Such naked incidents have also irked ordinary Cambodians for whom the Khmer-era complex holds enormous spiritual and historical significance.
“Angkor Wat is the most famous sacred temple in Cambodia where everyone – not only tourists but also Cambodians themselves – has to pay respect,” Rattanak Te, an administrative assistant who lives in the capital Phnom Penh, was quoted as saying.
“It definitely upsets me and all Cambodians because outsiders will think we – Cambodian people – are careless and do not take good care of this World Heritage (site) by allowing these tourists to do such an unacceptable act.”
Recently, two American sisters were arrested for “snapping photos of each other’s naked backsides in the temple of Preah Khan,” according to Kerya Chau Sun, spokeswoman for the Apsara Authority, which manages the temple complex in Siem Reap, in northwestern Cambodia. They were each sentenced to a six-month suspended sentence, a fine of one million riel (US$250), deportation and a four-year ban from the country.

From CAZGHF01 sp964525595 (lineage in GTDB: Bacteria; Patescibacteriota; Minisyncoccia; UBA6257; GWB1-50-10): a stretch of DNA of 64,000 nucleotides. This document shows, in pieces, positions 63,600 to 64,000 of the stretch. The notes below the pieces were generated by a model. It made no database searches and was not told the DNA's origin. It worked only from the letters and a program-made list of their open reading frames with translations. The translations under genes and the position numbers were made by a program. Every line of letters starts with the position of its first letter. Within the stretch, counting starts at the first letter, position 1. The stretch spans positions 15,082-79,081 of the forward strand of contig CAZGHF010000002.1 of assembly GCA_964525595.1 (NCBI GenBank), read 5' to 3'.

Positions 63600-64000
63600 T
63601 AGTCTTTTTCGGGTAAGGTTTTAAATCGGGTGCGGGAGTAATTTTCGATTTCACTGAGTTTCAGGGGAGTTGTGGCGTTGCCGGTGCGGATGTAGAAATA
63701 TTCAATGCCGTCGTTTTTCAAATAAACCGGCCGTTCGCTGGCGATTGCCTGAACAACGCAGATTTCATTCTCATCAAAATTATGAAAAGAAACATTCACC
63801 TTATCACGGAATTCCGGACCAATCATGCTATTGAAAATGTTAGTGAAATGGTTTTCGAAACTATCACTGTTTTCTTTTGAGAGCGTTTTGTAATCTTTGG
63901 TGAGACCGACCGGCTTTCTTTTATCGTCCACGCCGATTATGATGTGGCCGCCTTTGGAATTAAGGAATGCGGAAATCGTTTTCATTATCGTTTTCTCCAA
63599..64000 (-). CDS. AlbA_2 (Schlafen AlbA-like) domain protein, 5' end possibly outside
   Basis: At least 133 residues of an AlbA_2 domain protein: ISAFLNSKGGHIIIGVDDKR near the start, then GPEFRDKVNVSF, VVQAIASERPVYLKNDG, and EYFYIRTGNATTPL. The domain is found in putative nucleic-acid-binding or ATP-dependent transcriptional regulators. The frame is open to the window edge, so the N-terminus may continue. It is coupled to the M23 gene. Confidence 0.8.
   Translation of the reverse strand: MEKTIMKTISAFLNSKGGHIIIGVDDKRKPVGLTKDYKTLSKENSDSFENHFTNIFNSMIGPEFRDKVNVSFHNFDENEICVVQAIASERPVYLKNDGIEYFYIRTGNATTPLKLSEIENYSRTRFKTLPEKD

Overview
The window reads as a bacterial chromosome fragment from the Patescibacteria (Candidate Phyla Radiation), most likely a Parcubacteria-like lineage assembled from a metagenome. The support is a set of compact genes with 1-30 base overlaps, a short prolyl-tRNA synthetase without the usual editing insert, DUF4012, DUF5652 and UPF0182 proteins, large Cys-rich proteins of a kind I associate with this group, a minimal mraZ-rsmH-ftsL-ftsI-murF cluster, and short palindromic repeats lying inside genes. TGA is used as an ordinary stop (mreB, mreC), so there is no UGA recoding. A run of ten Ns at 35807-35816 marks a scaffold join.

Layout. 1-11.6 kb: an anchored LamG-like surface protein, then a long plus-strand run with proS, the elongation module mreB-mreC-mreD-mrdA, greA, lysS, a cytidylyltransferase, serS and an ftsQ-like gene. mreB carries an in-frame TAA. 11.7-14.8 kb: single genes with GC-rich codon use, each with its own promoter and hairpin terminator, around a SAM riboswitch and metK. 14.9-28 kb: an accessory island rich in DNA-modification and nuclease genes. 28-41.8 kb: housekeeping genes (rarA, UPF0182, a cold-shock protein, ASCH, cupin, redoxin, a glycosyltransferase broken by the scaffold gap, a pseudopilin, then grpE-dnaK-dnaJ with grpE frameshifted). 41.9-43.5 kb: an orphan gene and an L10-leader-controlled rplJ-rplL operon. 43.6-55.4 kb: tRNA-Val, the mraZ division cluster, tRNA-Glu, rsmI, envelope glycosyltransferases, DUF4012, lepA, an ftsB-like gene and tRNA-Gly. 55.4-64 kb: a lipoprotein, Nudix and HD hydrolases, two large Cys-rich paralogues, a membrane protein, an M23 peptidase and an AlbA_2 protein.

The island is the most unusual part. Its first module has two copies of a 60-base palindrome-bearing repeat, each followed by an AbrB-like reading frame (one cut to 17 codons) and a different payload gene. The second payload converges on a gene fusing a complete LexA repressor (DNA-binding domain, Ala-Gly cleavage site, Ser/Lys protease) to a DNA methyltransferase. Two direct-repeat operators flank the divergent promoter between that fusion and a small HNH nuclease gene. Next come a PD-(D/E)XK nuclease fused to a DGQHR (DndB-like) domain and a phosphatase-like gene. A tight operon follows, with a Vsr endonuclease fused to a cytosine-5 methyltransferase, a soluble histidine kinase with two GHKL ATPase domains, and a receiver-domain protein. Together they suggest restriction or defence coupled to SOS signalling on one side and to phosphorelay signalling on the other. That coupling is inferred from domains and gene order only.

In another incident, two Canadians were recently caught taking nude photos at Machu Picchu and arrested as part of what Peruvian authorities are calling a crackdown on “crimes against culture.”
The Peruvian newspaper La Prensa reported that the duo were “briefly detained at a local police station after guards caught them taking nude images of one another with a cell phone.”
The incident came to light just two hours after a pair of Australians were caught doing the same thing and reportedly attempted to bribe guards to avoid arrest.
The practice of stripping at culturally revered sites follows the trail of its bare-all exponents across the globe.
Malaysia is not immune to such caveman antics.
Although some water has passed under the bridge since, it is not out of place to reflect on how a Canadian travel blogger tried to cash in on the Mt Kinabalu nudity incident by fabricating stories about it to fan a firestorm on social media.